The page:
When a band change their name or their musical direction it usually either heralds a line-up change or a desire to erase a less successful past. For Illustr8ors, neither of those is true. All members of the band formerly known as BlackWolf are present, and they’re not trying to bury their previous guise, more wanting to progress from it.
“To cut a really long story short, we outgrew BlackWolf,” says vocalist Scott Sharp. “We started out as five guys making music that was similar to the stuff that inspired us. It came to the point where we wanted to make a new record, and the songs we were writing were completely different to everything we’ve done before. We realised that [we’d become] a completely different band.”
BlackWolf’s intentionally retro, Deep Purple-referencing blues rock certainly served its purpose – the band were nominated for Classic Rock’s Best New Band award in 2014 and scored support slots for the likes of The Temperance Movement and Blues Pills. Illustr8ors haven’t done away with that sound completely: the riffs are still there, but the melodies climb beyond the blues scale, and the grittiness has been updated with slick, almost pop-leaning touches. It’s a concerted effort to keep their sound fresh.
“It’s very easy, especially in rock’n’roll, to slip into a caricature of what you’re trying to do, especially with the kind of blues rock we were writing at the time,” Sharp explains. “As musicians we wanted to step outside of that. The aim for us is to write rock’n’roll as it sounds in 2016.”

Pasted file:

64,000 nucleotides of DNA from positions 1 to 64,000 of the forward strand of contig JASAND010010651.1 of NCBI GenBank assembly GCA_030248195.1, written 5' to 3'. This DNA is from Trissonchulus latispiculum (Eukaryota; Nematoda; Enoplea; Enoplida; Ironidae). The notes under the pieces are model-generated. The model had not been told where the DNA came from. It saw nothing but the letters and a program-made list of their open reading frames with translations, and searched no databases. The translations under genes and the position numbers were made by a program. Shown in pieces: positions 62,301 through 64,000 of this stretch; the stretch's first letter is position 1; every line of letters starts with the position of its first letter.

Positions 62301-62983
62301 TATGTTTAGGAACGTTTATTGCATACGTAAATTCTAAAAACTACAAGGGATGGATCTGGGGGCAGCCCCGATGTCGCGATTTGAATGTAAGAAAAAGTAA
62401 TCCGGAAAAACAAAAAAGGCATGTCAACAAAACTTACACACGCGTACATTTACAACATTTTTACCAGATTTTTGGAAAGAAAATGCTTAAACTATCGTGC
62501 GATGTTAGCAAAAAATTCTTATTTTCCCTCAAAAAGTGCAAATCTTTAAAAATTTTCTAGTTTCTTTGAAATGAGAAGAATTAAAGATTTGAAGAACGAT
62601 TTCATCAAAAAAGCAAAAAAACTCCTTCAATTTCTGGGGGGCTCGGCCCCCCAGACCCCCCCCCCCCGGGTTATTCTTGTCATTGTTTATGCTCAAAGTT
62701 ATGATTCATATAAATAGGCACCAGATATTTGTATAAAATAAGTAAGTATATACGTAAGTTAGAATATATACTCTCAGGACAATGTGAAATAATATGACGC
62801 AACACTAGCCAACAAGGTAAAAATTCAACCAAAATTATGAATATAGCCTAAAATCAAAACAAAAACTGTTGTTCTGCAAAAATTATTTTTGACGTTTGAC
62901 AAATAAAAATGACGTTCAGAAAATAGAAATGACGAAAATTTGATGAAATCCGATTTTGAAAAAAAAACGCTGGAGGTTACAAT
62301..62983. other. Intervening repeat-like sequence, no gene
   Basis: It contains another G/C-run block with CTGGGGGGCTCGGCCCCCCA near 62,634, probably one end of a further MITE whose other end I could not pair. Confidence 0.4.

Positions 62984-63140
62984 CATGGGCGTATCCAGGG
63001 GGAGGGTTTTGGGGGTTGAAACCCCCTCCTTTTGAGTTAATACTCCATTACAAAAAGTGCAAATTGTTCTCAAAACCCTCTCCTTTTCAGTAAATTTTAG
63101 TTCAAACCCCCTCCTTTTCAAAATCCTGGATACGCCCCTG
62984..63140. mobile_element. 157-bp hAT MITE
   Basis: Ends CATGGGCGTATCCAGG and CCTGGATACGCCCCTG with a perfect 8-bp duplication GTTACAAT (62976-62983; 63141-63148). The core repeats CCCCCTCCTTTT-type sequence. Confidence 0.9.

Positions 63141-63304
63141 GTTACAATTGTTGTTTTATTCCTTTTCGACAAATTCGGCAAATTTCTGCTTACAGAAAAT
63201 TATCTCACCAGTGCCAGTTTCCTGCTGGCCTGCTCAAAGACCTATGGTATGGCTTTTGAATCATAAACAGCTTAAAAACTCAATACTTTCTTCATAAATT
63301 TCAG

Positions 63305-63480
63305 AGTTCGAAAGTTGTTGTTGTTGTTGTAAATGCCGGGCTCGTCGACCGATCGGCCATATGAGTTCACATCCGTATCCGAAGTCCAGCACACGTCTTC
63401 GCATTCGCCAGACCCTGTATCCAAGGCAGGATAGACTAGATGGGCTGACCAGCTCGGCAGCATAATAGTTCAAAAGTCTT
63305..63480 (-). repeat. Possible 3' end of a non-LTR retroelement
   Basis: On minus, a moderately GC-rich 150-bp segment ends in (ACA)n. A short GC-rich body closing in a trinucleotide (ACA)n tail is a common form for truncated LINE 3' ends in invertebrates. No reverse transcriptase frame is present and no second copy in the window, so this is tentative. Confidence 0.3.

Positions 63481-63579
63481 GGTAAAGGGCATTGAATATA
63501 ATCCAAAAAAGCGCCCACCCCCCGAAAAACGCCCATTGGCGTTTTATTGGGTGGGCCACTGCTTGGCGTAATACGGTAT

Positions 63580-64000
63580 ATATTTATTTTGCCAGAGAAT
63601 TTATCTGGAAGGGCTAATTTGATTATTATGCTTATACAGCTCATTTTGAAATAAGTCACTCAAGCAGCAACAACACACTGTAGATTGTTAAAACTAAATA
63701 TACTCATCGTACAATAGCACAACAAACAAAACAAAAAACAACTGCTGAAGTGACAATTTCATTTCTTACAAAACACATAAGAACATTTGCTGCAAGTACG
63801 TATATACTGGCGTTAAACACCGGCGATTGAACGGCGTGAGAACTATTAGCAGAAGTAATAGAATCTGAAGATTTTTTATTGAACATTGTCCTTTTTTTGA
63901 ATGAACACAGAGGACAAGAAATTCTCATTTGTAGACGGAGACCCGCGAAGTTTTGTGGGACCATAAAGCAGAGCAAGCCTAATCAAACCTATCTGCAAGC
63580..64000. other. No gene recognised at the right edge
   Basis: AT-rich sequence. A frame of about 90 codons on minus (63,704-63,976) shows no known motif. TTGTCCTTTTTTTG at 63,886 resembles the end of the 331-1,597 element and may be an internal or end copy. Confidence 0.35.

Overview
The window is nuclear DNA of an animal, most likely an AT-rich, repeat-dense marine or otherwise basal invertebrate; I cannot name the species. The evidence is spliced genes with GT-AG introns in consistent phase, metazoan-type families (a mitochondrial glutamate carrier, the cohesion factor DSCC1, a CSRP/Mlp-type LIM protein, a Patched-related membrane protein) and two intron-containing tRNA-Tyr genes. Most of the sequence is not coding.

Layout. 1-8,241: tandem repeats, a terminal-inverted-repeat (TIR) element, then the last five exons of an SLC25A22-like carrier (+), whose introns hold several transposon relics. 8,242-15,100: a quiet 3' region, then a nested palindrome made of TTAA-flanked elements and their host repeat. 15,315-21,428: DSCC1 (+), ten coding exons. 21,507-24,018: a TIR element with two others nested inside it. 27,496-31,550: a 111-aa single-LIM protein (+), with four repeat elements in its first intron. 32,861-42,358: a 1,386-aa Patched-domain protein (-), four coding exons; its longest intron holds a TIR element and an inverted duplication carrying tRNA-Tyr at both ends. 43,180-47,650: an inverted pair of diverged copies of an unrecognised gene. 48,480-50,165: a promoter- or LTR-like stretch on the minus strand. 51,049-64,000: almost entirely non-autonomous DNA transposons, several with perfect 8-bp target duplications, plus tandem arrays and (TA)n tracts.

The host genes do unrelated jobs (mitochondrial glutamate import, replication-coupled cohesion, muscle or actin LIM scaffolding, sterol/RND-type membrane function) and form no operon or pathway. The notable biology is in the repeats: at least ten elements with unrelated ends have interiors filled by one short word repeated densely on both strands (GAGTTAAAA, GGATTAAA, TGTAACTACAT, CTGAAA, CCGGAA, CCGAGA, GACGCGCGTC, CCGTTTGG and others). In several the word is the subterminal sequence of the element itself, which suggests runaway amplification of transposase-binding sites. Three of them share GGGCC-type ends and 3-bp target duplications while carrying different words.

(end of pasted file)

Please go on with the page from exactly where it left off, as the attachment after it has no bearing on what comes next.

Their first EP as Illustr8ors is produced by Toby Jepson (whose previous production credits include Saxon and The Virginmarys), and Sharp credits him with helping the band craft their new identity. “At that point, we were looking for something and didn’t know how to get there,” he says. “Toby really gets under the skin of a band and helps them shake off the bullshit. He was really good at opening us up and finding out what we were about.”
Illustr8ors’ top priority is to keep their sound accessible to those outside the core blues-rock scene. “We don’t want to pocket ourselves into a niche market,” Sharp says. “People like to pigeonhole blues rock, and we weren’t comfortable with that because we always had a modern take on what we were doing.”
When Sharp says ‘modern’, he means contemporary pop as well as rock. “Toby described us as Black Sabbath meets Michael Jackson,” he laughs. “But I’d say it’s somewhere between Rage Against The Machine and Maroon 5.”
While some bands actively avoid pop influences, Sharp embraces them. “People forget what pop music actually is,” he says. “It’s really a concentration of a really good melody and a really good hook, and something that makes you feel good.”
Pop or not, that’s a respectable mission statement for these reinvented rockers.
FOR FANS OF: Rage Against The Machine
“We’re inspired by everything from Rage Against The Machine to Pearl Jam to Nothing But Thieves, and heavy guitars like AC/DC,” says Scott Sharp. “We pick up inspiration from so many different places. That’s one of the reasons why we came down this path – we wanted to swallow up everything we listen to, from Damien Rice to Aretha Franklin.”